Workplace innovation leaders and branding strategists at NELSON and RipBang Studios tell us how employers would benefit by taking cues from sports and entertainment venues. Key takeaways:
Treat your employees like fans: give them plenty of access to the memorable moments and great achievements that define “what you stand for”.
Take pains to express “why” someone would want to work for your organization. Help employees see the big picture and how they fit into that picture.
Understand that while a brilliant business idea may be spawned at the coffee shop or in our home office, it is the workplace where we share this idea with others, build consensus, make decisions, and work together to turn it into reality.
Once upon a time, work began at 8 and ended at 5. Our workplaces, factories, offices, and stores were a product of the industrial revolution. They provided the specialized tools, and the physical space necessary to produce a desired product. These were places we needed to be.
After work, we sought out entertainment destinations that offered a distinctive experience. Restaurants, resorts, theaters, and stadiums are places where people simply wanted to be.
However, this paradigm has quickly been made obsolete by dramatic advances in personal technology and mobility. The fundamental nature of how and where we work is changing radically and once clear divisions between home, entertainment, and work have been blurred. If we can now choose to work wherever or whenever we like, what compelling reason exists for employees to want to be in workplace?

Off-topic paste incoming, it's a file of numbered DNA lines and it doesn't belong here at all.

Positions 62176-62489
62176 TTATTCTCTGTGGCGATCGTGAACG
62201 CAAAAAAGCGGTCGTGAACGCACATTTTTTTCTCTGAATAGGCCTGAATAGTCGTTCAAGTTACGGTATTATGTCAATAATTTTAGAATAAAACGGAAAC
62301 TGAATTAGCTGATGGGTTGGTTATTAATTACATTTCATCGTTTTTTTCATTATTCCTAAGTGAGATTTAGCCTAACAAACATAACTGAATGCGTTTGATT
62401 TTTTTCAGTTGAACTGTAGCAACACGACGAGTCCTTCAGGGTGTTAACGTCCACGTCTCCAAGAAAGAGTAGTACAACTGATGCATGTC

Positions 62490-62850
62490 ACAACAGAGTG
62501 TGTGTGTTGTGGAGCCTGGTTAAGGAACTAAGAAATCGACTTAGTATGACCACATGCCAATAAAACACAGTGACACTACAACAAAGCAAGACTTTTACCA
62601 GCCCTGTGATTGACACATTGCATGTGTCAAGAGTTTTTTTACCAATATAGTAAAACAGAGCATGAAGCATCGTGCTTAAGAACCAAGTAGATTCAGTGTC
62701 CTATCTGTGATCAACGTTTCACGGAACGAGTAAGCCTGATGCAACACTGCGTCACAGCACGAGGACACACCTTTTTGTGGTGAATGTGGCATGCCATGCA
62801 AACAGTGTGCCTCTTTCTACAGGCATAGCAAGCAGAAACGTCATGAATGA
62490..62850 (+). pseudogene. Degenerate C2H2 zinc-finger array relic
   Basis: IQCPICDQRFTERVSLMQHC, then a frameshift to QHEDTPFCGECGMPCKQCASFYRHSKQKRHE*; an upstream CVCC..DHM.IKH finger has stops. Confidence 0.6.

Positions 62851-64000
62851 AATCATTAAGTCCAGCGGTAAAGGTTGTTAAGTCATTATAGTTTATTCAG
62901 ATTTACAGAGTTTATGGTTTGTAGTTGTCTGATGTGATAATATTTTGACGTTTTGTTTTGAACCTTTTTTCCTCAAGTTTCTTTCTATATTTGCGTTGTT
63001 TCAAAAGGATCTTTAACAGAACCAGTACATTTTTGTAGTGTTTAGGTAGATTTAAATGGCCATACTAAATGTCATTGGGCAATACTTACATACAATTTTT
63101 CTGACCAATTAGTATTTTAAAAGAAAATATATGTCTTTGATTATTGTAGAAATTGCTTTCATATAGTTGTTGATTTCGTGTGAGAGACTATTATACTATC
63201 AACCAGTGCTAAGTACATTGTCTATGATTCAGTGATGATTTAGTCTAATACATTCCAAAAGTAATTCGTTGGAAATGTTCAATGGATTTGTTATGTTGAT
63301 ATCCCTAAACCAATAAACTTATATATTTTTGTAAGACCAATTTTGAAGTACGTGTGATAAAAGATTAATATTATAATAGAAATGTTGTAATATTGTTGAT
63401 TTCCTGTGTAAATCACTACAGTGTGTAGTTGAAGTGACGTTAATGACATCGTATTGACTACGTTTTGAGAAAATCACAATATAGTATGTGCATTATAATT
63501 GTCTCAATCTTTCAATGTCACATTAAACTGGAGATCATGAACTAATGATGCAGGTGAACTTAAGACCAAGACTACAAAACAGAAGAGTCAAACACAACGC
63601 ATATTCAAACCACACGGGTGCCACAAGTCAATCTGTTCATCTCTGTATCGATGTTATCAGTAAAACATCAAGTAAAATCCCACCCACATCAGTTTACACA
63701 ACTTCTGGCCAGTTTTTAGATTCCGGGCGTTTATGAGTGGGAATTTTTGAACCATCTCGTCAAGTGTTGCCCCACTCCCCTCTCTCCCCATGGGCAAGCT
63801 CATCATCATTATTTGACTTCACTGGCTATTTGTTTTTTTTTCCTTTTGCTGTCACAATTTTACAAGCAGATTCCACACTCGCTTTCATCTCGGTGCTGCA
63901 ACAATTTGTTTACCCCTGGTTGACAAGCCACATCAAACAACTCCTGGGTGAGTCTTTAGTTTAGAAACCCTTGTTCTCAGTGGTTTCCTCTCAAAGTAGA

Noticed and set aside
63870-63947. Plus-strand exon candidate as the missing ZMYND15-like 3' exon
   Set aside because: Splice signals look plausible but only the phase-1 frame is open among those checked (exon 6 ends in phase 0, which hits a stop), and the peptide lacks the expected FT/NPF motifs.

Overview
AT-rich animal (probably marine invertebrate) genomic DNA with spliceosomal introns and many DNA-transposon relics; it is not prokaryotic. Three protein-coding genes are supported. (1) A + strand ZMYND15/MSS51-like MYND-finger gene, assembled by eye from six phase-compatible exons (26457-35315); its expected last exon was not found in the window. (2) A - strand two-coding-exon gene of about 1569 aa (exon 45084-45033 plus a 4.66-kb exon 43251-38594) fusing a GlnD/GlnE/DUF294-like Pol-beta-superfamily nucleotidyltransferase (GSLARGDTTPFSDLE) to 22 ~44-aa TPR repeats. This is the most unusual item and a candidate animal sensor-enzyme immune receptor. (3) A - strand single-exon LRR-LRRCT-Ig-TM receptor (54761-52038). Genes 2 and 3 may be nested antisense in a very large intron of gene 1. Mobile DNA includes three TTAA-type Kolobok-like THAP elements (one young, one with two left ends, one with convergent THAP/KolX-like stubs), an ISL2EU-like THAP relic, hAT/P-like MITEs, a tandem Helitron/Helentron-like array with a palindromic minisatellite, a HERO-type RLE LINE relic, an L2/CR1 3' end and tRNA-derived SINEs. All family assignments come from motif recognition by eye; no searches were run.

An answer to this question might be gleaned from the world of sports and entertainment. In an era of declining game attendance, sports teams and venues have had to take a more proactive approach to engaging fans. Employers should consider treating employees as fans, staging work as an event, and establishing the workplace as a destination.
Treat employees as fans
While a team’s brand is established by its achievements and great moments, they harness the power of impactful branding to foster relationships with their fans. Beyond the event itself, a team must communicate aspirational values that a wide variety of people can strongly identify with. “What the team stands for” must be communicated beyond the stadium through branded merchandising, broadcasting, websites, social media, and community involvement.